Facebook limits livestreaming ahead of tech summit in Paris

Facebook announces changes on eve of Christchurch Call

Facebook to tighten live streaming rules after distribution of Christchurch massacre video

The US tech giant announced that it will tighten rules in order to curb the spread of hate and terrorist ideas online in the aftermath of New Zealand's mosque shootings, which were livestreamed on Facebook. Ardern is seen here laying a wreath at the Auckland War Memorial Museum in Auckland last month.

The "Christchurch call" initiative was pushed by Ardern after a self-described white supremacist gunned down 51 people in a massacre at two mosques in the New Zealand city in March, AFP said.

The New Zealand leader earned huge worldwide prominence and respect after the attacks by reaching out to Muslim communities at home and vowing a widescale crackdown on extremist content.

Facebook's Live streaming feature policy has changed.

France's president Emmanuel Macron and New Zealand's Prime minister Jacinda Ardern have joined forces to fight against online extremism. Therefore, if a user posted content leading to a terrorist website, they'd be banned from livestreaming.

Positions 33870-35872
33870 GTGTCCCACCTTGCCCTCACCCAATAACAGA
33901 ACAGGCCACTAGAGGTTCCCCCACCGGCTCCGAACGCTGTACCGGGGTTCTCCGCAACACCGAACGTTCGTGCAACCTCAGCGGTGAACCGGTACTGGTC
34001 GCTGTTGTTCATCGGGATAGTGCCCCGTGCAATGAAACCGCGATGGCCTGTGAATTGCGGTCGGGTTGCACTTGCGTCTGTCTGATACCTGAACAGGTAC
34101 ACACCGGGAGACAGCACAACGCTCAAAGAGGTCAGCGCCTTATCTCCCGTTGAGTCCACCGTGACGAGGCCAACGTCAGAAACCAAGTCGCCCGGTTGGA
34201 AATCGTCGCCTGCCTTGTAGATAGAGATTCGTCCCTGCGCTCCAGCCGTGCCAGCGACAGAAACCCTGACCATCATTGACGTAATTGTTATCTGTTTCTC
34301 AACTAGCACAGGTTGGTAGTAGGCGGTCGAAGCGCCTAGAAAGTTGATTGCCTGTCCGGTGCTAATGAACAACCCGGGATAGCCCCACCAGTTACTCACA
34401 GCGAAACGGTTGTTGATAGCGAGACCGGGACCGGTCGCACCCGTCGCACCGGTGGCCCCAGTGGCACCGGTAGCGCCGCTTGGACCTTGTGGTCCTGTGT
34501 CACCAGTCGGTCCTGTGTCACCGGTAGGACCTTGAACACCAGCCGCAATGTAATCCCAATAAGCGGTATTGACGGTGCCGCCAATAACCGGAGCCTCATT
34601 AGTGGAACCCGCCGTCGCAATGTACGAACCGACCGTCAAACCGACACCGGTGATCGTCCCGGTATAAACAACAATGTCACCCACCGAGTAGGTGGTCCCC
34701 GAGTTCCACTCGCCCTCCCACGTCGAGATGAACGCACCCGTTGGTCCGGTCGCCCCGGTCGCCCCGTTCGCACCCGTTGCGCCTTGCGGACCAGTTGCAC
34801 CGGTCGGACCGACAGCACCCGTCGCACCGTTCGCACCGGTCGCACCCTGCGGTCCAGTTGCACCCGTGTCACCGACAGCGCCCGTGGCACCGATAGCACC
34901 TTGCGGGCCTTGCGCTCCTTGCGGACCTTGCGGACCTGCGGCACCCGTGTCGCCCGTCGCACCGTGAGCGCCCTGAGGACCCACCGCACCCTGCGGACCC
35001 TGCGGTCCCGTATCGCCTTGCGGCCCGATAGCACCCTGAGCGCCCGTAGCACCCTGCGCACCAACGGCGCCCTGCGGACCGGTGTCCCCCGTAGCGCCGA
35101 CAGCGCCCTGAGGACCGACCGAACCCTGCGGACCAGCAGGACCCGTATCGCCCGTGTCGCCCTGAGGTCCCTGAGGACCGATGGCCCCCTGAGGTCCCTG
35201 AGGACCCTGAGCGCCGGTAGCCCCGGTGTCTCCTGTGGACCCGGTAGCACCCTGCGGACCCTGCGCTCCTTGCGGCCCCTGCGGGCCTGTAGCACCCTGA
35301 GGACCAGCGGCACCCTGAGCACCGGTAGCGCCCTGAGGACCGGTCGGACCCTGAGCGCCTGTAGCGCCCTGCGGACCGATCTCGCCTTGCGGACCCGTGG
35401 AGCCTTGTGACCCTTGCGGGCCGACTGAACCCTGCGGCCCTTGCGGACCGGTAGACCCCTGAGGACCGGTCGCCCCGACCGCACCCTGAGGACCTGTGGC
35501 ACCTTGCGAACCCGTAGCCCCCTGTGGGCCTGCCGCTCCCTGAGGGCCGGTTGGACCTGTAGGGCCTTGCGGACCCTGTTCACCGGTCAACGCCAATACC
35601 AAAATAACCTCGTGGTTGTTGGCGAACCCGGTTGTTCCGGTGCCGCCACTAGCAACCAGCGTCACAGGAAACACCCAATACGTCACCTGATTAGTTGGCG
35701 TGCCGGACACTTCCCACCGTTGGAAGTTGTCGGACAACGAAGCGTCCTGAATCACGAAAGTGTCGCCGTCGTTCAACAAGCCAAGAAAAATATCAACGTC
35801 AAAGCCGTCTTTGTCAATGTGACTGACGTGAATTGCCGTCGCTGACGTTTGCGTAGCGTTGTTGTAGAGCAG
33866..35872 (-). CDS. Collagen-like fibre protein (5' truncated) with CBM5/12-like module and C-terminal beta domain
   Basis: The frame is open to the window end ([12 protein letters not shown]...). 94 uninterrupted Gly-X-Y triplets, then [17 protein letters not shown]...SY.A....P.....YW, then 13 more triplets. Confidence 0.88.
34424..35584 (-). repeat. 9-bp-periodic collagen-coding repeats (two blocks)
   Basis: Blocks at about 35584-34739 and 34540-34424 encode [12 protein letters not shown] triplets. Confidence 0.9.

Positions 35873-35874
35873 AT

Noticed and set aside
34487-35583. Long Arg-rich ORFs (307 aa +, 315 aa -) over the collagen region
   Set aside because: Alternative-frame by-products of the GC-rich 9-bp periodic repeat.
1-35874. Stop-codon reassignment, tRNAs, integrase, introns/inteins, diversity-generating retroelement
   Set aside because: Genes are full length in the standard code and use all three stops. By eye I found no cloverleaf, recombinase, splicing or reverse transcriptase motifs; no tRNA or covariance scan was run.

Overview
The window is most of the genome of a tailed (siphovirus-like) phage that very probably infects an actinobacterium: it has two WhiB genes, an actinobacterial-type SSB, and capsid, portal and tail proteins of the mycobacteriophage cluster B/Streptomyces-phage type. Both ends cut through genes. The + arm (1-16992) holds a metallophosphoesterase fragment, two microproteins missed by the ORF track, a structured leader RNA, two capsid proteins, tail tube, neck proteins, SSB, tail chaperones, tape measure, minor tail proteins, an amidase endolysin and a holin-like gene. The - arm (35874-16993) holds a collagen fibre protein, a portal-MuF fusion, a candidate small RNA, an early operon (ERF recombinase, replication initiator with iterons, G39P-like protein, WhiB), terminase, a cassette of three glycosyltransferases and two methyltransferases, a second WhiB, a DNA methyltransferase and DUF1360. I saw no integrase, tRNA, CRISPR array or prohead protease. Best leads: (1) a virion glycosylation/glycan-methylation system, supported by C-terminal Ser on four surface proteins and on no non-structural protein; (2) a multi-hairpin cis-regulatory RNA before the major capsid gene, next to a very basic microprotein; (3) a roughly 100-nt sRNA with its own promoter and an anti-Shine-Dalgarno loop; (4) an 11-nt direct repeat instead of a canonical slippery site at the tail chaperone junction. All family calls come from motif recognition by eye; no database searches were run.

The policy applies to content posted elsewhere on the platform, not just streamed.

Facebook said it planned to extend the new restrictions to other areas over the coming weeks, beginning with preventing the same people from creating ads on Facebook.

New Zealand Prime Minister Jacinda Ardern welcomed Facebook's pledge to restrict some users from Facebook Live and invest $7.5 million in research to stay ahead of users' attempts to avoid detection. In the 24 hours after the attack, the company scrambled to remove 1.5 million videos containing footage of the bloodshed.

In an opinion piece in The New York Times over the weekend, Ardern said the Christchurch massacre underlined "a horrifying new trend" in extremist atrocities. "But that right does not include the freedom to broadcast mass murder".

While not having Facebook Founder and CEO Mark Zuckerberg at the meeting is regrettable, "what's fundamental is for Facebook to agree to this plan", Ardern told Le Monde in an interview published Wednesday.

The US government has not endorsed the Christchurch Call and will only be represented at a junior level at a meeting of G7 digital ministers which is also taking place on Wednesday in Paris.

"The pledge does not contain enforcement or regulatory measures".

US officials said they stand "with the worldwide community in condemning terrorist and violent extremist content online", and support the goals of the Christchurch document.

"Facebook's decision to put limits on live streaming is a good first step to restrict the application being used as a tool for terrorists, and shows the Christchurch Call is being acted on", Ardern said in an email from her spokesman, according to Reuters.

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